But that’s not the world we live in. We live in a hyper-connected world. Within minutes of reading about Mr. Carr, I was able to find his current LinkedIn account where he states where he currently works. I was able to find his blog and his Twitter account. Honestly, part of me wanted to ask him if he learned his lesson. But that’s not my job to do. Is it?
Analysis and Introspection
As I stated above, we live in a hyper-connected world with near unlimited broadband and almost infinite storage space online. There are videos on YouTube going back to its inception, some even earlier that have been transferred from film to digital. There are videos of kids doing stupid — sometimes illegal — things and laughing about it. A lot of those kids are adults now, and I am willing to bet that there are many doctors, lawyers, and other responsible people among them.
Some of them may never have grown up. Who knows?
Yet their story is now written on the internet. My story is written on the internet. A quick Google search of my name will tell you that I’ve had this blog since 2004, albeit in other sites and with other nicknames. It will tell you that I once got in a tremendous spat with a total stranger over my work in epidemiology, so much so that he threatened the entire Maryland Department of Health and Mental Hygiene with a lawsuit. You might even find out — and be horrified/surprised — to know that I committed suicide in West Texas when the police surrounded my home. (It wasn’t me, but someone who shared my first, middle and last names.) And you can see my academic trayectory through it as well… From where I did my undergrad (and maybe some pictures from then), to where I am working on my doctoral degree (and a lot of pictures from now).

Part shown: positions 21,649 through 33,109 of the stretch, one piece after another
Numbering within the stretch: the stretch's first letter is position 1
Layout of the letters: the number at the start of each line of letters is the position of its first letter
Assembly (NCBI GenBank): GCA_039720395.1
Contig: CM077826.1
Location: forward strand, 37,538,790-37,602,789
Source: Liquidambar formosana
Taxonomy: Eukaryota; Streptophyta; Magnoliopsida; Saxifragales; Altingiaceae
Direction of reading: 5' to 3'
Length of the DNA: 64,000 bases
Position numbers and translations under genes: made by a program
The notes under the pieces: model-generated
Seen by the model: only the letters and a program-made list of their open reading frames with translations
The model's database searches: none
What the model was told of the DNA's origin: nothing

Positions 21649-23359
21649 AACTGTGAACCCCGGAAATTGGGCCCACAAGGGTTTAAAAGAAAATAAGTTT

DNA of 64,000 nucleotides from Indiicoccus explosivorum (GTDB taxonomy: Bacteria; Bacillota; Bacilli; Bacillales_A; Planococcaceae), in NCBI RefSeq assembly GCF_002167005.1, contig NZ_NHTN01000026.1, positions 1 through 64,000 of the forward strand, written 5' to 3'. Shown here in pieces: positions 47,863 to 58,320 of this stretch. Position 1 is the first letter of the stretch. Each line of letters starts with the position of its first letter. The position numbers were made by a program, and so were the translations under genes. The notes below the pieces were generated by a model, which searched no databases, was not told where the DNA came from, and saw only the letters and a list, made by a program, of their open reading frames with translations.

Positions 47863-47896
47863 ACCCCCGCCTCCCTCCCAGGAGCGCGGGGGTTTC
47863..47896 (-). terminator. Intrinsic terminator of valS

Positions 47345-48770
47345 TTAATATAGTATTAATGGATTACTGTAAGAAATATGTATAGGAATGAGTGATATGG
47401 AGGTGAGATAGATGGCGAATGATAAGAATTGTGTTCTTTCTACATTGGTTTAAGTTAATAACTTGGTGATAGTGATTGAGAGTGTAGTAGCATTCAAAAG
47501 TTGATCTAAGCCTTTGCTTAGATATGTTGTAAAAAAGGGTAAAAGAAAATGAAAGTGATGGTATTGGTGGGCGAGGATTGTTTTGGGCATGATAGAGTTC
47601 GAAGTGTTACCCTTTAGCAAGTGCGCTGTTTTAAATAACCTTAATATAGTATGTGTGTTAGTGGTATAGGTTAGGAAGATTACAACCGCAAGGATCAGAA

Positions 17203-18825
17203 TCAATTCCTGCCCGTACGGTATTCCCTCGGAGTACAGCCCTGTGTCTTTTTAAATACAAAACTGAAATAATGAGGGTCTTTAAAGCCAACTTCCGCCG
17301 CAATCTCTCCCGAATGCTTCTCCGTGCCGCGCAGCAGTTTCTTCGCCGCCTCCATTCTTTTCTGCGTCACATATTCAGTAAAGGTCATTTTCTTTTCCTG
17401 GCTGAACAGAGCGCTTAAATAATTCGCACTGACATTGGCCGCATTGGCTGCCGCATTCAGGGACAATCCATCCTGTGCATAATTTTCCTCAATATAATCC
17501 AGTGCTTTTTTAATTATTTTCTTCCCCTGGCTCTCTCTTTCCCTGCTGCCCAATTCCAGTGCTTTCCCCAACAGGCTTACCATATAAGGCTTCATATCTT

If you’re young and foolish, as all young people are, take it from me that you need to be very, very careful about what you post online and what you do in life. It may seem like nobody’s watching, but most of what we do nowadays is digitally recorded one way or another. It may be that your internet browsing history might contain some questionable search terms. It could also be that you got curious one day and wanted to know exactly what is so appealing about an actor’s genitalia.
I’m just saying that Michael Fassbender was very good in Shame.
Heck, don’t take it from me. Take it from the two exhibits above. Be mindful of how you act, or, as an old Chinese proverb states, “If you don’t want anyone to find out, don’t do it.”
Then again, young people don’t think about the consequences… So I might wasting my time here. I hope not.
René F. Najera, DrPH
I'm a Doctor of Public Health, having studied at the Johns Hopkins University Bloomberg School of Public Health.
All opinions are my own and in no way represent anyone else or any of the organizations for which I work.